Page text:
Unsurprisingly the 18-rated gore of Mortal Kombat has not been made a part of Lego Dimensions, but most of the more famous Midway/Williams/Atari arcade games from the ‘80s are featured. There are 23 in total, namely: 720°, Badlands, Blasteroids, Championship Sprint, Defender, Defender II (aka Stargate), Gauntlet, Gauntlet II, Klax, Joust, Joust 2, Marble Madness, Paperboy, Rampage, Road Blasters, Robotron: 2084, Spy Hunter, Super Sprint, Timber, Toobin’, Cyberball, Vindicators, and Xybots.
In the main campaign of Lego Dimensions you ended up playing inside Lego-ised versions of some of these games, primarily Defender and Gauntlet, but this expansion works differently. The opening cut scene shows an ordinary ‘Gamer Kid’ wandering past a run-down arcade, when a dimensional warp brings all the various in-game characters to life and turns them evil. Your task is to sort things out by beating a modest high score on each arcade machine, and thereby returning things to their natural order.
This involves the usual style of Lego puzzles, with Gamer Kid proving to have his own range of surprisingly varied superpowers. By switching T-shirts and taking a swig of his non-branded cola drink he can, for a short period, turn invisible, gain super strength, become invincible, run at super speed, and shoot laser beams from his eyes (which makes him very handy in the rest of the game as well).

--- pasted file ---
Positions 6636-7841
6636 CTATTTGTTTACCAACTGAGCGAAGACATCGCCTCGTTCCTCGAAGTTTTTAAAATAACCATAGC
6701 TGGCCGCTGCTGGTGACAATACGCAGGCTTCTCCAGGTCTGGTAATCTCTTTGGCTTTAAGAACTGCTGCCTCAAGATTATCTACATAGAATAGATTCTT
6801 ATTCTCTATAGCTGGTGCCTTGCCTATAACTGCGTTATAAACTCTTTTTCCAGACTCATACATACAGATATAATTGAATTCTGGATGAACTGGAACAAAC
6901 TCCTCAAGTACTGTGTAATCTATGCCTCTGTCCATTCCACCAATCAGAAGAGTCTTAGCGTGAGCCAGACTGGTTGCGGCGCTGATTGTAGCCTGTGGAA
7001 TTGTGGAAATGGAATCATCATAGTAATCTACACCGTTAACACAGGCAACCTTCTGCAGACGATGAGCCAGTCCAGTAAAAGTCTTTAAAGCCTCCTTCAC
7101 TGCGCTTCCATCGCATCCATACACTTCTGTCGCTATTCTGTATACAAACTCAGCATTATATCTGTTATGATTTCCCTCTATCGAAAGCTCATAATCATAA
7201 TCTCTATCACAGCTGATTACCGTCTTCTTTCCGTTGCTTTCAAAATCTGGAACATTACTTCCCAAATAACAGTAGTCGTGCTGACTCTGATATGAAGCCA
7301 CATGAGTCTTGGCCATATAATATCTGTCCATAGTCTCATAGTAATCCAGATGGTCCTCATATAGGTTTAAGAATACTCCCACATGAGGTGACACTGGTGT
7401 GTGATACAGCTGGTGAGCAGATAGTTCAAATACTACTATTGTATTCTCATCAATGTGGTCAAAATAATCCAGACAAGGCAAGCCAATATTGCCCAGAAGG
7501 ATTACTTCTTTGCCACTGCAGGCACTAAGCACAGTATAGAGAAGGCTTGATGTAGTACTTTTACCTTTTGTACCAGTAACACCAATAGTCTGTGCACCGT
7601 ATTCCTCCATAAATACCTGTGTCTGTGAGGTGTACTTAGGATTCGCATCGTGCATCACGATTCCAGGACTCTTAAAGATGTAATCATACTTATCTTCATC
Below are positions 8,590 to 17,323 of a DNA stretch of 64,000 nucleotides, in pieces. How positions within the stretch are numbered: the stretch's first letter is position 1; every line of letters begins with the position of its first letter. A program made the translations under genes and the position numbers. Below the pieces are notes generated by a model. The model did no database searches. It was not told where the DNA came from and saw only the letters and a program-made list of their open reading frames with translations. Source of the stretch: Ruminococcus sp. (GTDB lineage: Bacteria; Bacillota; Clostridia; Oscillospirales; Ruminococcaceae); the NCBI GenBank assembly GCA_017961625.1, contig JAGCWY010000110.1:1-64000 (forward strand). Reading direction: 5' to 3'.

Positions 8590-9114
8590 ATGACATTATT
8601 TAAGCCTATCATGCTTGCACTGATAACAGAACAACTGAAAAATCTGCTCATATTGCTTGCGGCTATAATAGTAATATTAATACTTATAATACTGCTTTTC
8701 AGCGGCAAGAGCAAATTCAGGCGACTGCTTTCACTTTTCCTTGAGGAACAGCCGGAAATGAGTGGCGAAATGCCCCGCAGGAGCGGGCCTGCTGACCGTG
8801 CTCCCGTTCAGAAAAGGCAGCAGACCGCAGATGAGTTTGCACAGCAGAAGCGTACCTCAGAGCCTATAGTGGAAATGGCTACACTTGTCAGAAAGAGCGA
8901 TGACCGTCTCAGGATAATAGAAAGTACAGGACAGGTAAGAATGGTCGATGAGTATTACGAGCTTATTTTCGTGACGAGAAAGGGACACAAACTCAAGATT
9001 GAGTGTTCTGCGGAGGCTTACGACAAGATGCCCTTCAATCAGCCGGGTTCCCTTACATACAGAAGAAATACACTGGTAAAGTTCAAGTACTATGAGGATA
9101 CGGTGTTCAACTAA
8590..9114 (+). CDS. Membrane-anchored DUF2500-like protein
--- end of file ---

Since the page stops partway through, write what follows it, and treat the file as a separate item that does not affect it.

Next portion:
Midway Arcade Level Pack – the car can also change into a boat and plane
Each simple puzzle involves defeating an evil video game character in order to rebuild a coin-op port into which you can than dock the arcade machine gadget that the game comes with. This in turn allows you to play an actual emulated version of the real game. This involves an Achievements style medal system, but achieving bronze and unlocking the game to play at any time is generally very easy.
As you’d expect, some of the games have aged better than others. Although it’s interesting that the older the game the better they tend to have fared, with Defender, Robotron: 2084, and Joust still proving as addictive as ever. Gauntlet and Rampage are also given some prominence, but although they’re fun enough they’re incredibly shallow.